Occasionally I’ll see flickering tests. Sometimes they’re green, sometimes they’re red and this can happen without any code changes. What bugs me the most is that when trying to fix the problem, I can never be sure that I haven’t just been lucky and the green I’m seeing isn’t really a false positive. I’ll have to manually run the test several times before my confidence grows.
In an attempt to ease the situation, I created an
@Intermittent annotation with a corresponding JUnit
Runner. Now, I can mark up a suspect test and get JUnit to do the repetition. Joy.
You can then use the
IntermittentRule to run the test method repeatedly.
Or use the
@RunWith annotation to run the test using the
What’s interesting here is the way in which the
Runner interact with
JUnit. Newer versions of JUnit have introduced the idea of
Statements. Using a
Rule allows access to the underlying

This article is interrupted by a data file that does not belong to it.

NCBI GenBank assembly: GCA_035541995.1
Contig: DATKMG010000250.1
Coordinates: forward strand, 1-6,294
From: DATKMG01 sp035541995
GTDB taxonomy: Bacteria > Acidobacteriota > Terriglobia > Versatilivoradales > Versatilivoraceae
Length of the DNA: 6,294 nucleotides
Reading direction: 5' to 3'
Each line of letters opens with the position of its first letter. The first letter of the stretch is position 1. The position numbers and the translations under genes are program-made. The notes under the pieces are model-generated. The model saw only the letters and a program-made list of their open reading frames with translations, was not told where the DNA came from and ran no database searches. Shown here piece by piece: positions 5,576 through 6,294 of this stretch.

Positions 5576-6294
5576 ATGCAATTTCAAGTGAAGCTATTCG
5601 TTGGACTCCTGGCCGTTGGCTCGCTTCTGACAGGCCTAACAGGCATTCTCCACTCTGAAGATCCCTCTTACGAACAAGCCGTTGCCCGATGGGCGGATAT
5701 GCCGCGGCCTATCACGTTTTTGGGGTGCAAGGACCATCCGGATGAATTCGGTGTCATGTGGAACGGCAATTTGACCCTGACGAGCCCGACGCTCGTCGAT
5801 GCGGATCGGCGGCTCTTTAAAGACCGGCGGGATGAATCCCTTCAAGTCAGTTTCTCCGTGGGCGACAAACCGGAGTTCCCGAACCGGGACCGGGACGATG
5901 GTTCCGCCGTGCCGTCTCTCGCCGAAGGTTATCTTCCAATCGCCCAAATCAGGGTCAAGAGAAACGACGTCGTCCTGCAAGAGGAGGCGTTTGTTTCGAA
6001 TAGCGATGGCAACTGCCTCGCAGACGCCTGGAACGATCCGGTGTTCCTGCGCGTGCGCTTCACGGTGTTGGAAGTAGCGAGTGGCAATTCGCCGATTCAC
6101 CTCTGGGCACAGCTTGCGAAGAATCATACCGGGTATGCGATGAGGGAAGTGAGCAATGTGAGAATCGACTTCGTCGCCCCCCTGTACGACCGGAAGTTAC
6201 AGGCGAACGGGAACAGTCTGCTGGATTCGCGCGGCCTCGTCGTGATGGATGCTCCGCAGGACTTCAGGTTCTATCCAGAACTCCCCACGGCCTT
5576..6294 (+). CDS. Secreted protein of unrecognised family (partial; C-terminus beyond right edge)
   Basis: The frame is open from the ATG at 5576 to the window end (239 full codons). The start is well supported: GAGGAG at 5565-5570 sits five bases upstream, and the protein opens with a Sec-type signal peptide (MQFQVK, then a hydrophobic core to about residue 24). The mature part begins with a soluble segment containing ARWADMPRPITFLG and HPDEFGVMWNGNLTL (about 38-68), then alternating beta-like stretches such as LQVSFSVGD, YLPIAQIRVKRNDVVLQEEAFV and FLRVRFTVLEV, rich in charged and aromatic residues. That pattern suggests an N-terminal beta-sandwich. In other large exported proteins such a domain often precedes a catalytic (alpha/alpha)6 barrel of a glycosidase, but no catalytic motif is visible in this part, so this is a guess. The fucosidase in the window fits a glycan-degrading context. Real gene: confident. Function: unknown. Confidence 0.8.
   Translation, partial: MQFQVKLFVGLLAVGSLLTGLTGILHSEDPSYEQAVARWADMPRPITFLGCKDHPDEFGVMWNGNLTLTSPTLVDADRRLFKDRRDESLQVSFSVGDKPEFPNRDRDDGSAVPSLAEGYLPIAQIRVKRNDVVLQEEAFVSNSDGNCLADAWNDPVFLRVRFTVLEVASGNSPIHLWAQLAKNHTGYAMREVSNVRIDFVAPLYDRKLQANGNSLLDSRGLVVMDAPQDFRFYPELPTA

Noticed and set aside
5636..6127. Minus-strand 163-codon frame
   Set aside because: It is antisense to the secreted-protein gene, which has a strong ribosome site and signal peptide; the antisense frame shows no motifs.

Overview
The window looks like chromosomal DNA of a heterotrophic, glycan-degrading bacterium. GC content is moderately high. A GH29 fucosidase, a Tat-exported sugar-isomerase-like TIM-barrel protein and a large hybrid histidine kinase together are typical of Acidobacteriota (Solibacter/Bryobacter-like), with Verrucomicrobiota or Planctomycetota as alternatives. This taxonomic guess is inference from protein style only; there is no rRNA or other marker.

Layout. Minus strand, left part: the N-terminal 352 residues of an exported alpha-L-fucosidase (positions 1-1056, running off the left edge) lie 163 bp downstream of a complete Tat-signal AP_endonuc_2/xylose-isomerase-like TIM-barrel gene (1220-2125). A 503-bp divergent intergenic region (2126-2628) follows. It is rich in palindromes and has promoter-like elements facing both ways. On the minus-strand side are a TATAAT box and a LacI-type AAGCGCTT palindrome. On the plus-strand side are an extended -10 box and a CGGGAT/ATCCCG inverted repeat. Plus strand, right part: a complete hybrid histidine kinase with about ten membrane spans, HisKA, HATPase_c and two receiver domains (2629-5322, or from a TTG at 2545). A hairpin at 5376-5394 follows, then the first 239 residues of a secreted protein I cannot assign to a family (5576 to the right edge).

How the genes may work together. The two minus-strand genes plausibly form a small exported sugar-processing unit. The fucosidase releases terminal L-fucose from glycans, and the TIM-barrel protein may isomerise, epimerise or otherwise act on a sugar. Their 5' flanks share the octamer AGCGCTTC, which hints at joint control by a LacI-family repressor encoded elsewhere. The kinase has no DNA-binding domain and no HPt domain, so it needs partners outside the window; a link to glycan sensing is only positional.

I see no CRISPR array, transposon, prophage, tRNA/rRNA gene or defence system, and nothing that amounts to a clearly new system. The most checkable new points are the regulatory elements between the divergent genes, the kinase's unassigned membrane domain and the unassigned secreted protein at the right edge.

Statement which in
our case is the action to run the test method. So we’re able to run the
underlying statement again and again. Nice.
Runner however can hook into JUnit’s framework in a different way. It can
access more than one statement and so can position itself slightly differently.
What this means for us is that when using the
Rule above, any
methods will only be run once but the test method will run multiple times.
Runner above however, will run any
once for each test repetition.
The code is available as part of the tempus-fugit library, feel free to look around.